Monday, June 11, 2007

Ella Fitzgerald's Christmas (2006)

This CD was given to me by my family last Christmas and has patiently sat next to my computer the longest in a stack of CDs that are upgrades to my personal collection.

This brand new album was reissued last Christmas and replaced a CDR copy of the original 1990 issue (see below) I obtained in a trade with another Christmas collector long ago.

But I'm getting ahead of myself. Where do I begin?

Long before Britney Spears, Mariah Carey, long before Madonna, Stevie Nicks, and Janis Joplin... Long before Aretha Franklin, Barbra Streisand, and Connie Francis, long before Patti Page, Rosemary Clooney, and Billie Holiday... there was a woman named Ella.

Born in 1917, Ella didn't want to be a singer as a little girl. She wanted to be a dancer. After moving to New York, her mother was killed in an auto accident and went to live with her aunt - who died suddenly of a heart attack and she moved back to her native Virginia.

After dropping out of high school, Ella got two odd jobs - one was a lookout for a bordello, the other an assistant to a Mafia-affiliated numbers runner. The long arm of the law caught her, sent her to reform school, where she promptly escaped and headed back to New York City. For a brief time, the woman who would influence a whole generation of singers and be considered the "First Lady of Song" was homeless.

She still had dreams of dancing. On November 21, 1934, she travelled to Harlem and the Apollo Theater for one of their legendary "Amateur Nights". However, the Edward Sisters, a well known local dance duo, went on first and Ella quickly changed tactics from dancing to singing. She sang two songs, won the contest, and its prize of $25. It was the first time she has sung publicly and Ella had found her calling.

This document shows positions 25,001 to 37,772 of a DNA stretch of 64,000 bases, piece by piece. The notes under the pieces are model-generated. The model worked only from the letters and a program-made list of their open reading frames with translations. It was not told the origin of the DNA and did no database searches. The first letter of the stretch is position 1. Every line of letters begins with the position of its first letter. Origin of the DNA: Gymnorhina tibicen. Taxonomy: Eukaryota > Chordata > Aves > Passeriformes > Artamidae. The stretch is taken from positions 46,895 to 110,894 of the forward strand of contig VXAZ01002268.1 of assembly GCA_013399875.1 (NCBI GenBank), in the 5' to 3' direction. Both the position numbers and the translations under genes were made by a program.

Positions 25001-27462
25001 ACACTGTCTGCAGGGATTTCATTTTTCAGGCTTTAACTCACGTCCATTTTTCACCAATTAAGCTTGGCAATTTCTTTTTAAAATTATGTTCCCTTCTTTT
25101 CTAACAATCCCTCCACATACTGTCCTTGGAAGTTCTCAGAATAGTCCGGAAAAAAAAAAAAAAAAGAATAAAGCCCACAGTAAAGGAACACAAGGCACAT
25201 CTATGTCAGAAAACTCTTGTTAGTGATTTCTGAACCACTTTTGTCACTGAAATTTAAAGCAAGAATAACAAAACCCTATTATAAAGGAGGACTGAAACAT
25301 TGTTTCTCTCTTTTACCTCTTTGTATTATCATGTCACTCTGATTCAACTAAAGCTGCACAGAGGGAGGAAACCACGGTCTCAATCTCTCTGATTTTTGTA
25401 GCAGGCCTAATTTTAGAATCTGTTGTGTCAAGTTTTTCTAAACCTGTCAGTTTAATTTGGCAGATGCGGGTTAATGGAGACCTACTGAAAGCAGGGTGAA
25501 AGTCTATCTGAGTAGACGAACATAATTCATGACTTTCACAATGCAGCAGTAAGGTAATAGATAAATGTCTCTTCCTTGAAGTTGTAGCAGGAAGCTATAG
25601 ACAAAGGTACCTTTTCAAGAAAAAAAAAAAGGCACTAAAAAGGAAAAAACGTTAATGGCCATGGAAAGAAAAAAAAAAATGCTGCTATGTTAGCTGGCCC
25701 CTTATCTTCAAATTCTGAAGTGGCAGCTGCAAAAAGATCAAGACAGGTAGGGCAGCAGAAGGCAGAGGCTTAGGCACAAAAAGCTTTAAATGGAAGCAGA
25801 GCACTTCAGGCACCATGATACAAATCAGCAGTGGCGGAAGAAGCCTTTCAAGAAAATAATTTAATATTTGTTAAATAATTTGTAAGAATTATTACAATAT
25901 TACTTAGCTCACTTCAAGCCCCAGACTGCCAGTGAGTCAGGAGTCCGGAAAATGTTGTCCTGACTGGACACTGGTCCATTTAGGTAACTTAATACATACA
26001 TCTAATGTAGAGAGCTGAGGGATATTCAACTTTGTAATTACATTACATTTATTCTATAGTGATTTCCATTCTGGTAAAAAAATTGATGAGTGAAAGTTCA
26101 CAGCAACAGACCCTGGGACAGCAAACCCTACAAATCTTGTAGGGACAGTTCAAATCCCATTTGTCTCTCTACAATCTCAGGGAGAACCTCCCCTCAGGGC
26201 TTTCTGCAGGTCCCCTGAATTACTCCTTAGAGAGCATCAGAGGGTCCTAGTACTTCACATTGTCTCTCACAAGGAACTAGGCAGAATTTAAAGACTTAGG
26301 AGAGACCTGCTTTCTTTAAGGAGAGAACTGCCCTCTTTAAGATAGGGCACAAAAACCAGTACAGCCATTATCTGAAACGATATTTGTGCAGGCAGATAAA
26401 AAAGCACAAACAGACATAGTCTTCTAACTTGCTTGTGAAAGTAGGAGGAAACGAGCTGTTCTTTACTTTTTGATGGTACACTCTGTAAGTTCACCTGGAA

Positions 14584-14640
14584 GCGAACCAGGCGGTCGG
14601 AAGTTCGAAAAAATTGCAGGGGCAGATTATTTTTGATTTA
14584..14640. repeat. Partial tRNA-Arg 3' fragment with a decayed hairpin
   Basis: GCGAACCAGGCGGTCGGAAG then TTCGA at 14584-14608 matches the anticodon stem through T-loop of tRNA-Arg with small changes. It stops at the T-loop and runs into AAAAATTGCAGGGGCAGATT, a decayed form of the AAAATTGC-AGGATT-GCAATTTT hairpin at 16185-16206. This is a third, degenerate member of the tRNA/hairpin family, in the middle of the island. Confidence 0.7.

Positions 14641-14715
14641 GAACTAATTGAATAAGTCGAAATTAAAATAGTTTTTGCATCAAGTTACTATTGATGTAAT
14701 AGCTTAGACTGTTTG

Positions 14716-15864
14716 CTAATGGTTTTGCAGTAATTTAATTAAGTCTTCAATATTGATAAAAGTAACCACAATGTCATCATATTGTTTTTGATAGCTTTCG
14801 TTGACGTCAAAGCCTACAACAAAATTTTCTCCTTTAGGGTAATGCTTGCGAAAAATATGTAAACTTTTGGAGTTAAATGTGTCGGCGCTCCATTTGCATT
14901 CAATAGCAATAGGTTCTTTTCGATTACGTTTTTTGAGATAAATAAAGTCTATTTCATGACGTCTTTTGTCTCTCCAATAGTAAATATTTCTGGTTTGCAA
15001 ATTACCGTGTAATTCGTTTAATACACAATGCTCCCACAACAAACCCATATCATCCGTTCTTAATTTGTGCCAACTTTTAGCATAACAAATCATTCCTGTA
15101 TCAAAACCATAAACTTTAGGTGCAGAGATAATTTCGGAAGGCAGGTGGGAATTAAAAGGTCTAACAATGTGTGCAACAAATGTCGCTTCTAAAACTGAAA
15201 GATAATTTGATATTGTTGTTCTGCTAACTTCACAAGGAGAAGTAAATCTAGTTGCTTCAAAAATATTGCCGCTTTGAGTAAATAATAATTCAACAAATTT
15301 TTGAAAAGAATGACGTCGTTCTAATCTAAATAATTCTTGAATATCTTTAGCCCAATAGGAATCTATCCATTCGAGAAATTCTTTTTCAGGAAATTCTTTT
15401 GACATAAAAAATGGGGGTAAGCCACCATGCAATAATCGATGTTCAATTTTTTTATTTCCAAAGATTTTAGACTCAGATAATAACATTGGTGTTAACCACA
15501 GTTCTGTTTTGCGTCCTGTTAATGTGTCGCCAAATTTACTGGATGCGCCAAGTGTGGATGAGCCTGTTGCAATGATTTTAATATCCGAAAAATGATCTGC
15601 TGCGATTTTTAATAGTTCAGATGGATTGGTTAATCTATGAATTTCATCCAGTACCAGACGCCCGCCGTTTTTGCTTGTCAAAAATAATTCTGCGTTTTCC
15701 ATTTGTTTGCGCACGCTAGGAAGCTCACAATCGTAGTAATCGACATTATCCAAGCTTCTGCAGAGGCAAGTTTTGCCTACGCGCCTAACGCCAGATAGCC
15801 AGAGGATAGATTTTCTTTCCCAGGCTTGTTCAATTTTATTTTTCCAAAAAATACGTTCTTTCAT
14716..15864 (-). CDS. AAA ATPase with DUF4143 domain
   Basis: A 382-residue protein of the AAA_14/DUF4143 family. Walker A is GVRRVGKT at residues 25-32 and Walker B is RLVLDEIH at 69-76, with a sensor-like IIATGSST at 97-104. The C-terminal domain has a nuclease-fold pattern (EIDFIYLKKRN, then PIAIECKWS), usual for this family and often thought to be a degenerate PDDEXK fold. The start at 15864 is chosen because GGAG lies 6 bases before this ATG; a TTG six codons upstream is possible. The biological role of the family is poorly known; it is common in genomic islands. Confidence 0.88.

Two months later, Ella met an up-and-coming bandleader named Chick Webb. Webb was reluctant to hire her at first because of her innate shyness which all but disappeared when she sang behind a microphone. Ella's first salary under Webb? $12.50 a week.

For three years (1935-1938), Webb and Ella were the rage of Harlem. They toured frequently and began to record songs - most were "novelties and disposable pop fluff" in Ella's words. But some became huge successes. It was a nursery rhyme that made America stand up and take notice of Ella - "A-Tisket, A-Tasket", co-written by Ella and Webb, was the biggest song of 1938.

Fate stepped in again shortly thereafter. In June, 1939, Chick Webb died after a lifelong battle with congenital tuberculosis of the spine. The band was renamed "Ella Fitzgerald and Her Famous Orchestra", she became the de facto bandleader, and continued on until 1942 when World War II and the death of the Big Band Era broke the orchestra apart.